We decided that actually doing 400m at race pace was probably a good idea (seven was dismayed to discover that our previous starts hadn’t got us that far). On spinning at the top of the Reach though, we discovered three Clare VIIIs in our way and, learning that they were about to piece, we decided to join in for a ‘bump or bridge’ piece, confidently anticipating the former. Our start gained us some ground on the hindmost Clare VIII, but we failed to capitalise from there and it was with some relief that we reached the bridge before anyone collapsed or pulled something.

We returned to the boathouse for refreshments and to collect the race numbers, confidently asserting that we had just held Clare M1 in a piece, until the Clare VIIIs rowed past and we saw the weedy oarsmen in the wooden VIII that we had raced behind. Chris was the first to realise what had happened: Clare had obviously swapped their crews around entirely at the P&E to save their embarrassment. While this prompted further discussion, including on the aerodynamics of afros, the two Jameses returned, one with the race numbers and doughnuts for later, the other with a satisfied grin, which we later discovered was due to a quick pre-race burger. At least they negotiated the cycle to and from City Boat House safely: Seb, popping home to stock up on performance energy gels, returned with a rather nasty cut on his palm from trying to dodge a parked car. Luckily it was his outside hand, and in any case, us old timers are made of sterner stuff than the current lot, so after the application of some antiseptic and the removal of some tarmac, he was good to row.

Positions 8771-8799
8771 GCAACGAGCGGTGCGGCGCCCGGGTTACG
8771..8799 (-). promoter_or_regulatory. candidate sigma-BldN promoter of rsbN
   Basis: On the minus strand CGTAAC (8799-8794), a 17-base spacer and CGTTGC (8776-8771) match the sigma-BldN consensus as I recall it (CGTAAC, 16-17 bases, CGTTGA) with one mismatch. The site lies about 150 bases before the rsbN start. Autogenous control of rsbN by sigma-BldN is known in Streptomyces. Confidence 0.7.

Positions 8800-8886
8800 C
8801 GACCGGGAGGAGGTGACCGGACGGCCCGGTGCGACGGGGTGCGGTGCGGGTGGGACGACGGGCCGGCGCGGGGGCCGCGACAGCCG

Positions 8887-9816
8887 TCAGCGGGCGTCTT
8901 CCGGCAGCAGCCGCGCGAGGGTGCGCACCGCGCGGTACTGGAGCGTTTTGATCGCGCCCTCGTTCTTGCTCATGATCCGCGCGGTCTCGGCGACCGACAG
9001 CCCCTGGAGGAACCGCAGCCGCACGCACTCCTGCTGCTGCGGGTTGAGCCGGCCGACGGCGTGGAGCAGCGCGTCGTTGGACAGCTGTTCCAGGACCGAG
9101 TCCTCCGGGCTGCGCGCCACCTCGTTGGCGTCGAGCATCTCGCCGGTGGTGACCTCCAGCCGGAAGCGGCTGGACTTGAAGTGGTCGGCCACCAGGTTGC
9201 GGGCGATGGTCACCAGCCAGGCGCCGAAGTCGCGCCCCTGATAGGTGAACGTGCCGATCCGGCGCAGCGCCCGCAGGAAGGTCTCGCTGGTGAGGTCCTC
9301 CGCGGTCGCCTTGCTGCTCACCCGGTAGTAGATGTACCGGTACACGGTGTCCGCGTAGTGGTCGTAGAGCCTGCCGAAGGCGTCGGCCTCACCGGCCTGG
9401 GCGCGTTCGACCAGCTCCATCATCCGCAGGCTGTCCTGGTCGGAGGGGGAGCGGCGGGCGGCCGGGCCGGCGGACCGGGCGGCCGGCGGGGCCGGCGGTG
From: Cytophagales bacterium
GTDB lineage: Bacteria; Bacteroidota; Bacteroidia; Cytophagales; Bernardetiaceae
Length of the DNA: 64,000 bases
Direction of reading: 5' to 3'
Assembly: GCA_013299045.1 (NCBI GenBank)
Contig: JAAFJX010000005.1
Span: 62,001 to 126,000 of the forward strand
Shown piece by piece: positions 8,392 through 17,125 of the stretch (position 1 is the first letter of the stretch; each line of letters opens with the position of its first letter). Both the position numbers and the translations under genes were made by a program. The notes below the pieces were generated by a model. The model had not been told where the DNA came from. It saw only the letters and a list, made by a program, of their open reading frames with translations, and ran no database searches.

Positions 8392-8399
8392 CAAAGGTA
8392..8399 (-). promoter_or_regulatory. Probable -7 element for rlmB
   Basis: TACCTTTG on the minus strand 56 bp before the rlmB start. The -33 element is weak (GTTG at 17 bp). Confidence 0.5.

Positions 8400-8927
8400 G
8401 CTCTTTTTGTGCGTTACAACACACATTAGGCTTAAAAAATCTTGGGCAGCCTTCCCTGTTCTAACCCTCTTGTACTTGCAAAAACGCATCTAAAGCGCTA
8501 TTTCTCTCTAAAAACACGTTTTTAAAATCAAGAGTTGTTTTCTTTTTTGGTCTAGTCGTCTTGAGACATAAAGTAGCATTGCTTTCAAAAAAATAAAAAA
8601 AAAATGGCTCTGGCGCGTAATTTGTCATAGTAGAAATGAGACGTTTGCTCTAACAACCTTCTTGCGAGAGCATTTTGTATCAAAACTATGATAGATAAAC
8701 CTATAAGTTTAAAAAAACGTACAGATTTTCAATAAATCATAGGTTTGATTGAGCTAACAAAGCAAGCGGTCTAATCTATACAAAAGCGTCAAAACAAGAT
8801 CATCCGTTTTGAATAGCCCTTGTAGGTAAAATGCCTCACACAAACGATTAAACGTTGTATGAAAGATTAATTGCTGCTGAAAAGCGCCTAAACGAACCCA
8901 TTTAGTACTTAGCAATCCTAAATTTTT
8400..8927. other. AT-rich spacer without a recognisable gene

A quick pre-race snack

Thoughts now turned to our opponents, Magdalene Alumni: we confidently predicted that if they dated from an era when Magdalene were any good, they would also have to be pretty old. As we rowed down to marshal for our race, the centrepiece of the entire day’s racing, we got our first glimpse of our foe. They were doing pause-paddling. Our hearts dropped. Even James H’s optimism couldn’t come to our aid: on pointing out that their four-man looked quite old, Emily pointed out that Magdalene were probably saying the same of him. As we manoeuvred into position on the stake boats, we all mentally prepared ourselves for the coming contest. Our start was solid (though our draw strokes could have been calmer) and we used our lead into the corner to push off Magdalene, who had the advantage of the bend: there wasn’t much of a settle in evidence. The roar of the crowd spurred us on. Coming to the end of the corner, we still had a lead, Emily sitting level with their five man. She called for a push, but this was not a crew to leave anything in the tank for that sort of thing. Magdalene perhaps were, and crept back at us, drawing level and pushing a few seats ahead as we went over the line.

It was an honourable loss, and when we eventually regained our breath we gave Magdalene three cheers (theirs was worryingly soon after they crossed the line – had they perhaps been training?). James H later admitted to having a mini-stroke (the cardiac type, not an confession of inadequacy in the boat). We rowed home with heads held high, blisters forming and lungs burning: we may not have won the pots we so coveted, but there’s always Champs Head next weekend? Who knows, with a bit of training…